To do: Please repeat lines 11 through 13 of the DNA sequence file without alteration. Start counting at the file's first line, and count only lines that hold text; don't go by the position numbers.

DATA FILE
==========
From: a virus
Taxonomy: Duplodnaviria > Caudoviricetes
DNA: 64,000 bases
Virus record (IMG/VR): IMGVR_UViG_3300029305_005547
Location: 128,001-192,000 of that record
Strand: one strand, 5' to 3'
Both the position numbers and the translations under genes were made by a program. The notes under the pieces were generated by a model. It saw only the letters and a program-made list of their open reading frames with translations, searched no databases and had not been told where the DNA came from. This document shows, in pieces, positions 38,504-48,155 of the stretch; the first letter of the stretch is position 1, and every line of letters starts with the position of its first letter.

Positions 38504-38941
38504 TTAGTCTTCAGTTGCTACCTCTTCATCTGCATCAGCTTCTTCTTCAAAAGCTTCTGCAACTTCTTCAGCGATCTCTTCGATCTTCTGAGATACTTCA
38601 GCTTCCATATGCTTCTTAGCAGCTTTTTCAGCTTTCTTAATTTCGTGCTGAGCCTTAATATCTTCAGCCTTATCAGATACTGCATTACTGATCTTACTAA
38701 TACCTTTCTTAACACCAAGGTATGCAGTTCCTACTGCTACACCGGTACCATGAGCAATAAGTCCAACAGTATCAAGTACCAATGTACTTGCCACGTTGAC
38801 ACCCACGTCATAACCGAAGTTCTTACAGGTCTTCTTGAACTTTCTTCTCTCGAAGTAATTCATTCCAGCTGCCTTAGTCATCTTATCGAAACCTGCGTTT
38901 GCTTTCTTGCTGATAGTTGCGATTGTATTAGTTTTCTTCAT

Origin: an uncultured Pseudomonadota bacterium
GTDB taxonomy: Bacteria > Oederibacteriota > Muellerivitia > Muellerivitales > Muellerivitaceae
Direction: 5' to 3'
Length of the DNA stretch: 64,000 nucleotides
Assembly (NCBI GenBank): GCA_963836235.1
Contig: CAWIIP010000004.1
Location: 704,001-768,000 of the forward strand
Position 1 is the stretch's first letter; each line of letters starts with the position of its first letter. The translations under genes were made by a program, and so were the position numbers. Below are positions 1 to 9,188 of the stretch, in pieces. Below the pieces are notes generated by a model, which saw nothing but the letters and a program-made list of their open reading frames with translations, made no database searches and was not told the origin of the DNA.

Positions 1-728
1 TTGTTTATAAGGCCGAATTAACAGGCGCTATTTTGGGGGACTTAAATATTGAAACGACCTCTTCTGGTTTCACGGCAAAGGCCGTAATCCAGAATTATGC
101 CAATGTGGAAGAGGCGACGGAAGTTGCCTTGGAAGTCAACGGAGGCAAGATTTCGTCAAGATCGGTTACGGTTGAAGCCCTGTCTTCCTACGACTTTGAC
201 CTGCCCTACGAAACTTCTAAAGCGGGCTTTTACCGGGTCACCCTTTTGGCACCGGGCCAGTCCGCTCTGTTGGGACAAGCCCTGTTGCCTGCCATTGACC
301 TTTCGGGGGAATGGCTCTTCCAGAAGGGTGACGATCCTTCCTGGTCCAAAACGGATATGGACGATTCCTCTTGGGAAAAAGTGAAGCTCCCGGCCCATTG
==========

38701 TACCTTTCTTAACACCAAGGTATGCAGTTCCTACTGCTACACCGGTACCATGAGCAATAAGTCCAACAGTATCAAGTACCAATGTACTTGCCACGTTGAC
38801 ACCCACGTCATAACCGAAGTTCTTACAGGTCTTCTTGAACTTTCTTCTCTCGAAGTAATTCATTCCAGCTGCCTTAGTCATCTTATCGAAACCTGCGTTT
38901 GCTTTCTTGCTGATAGTTGCGATTGTATTAGTTTTCTTCAT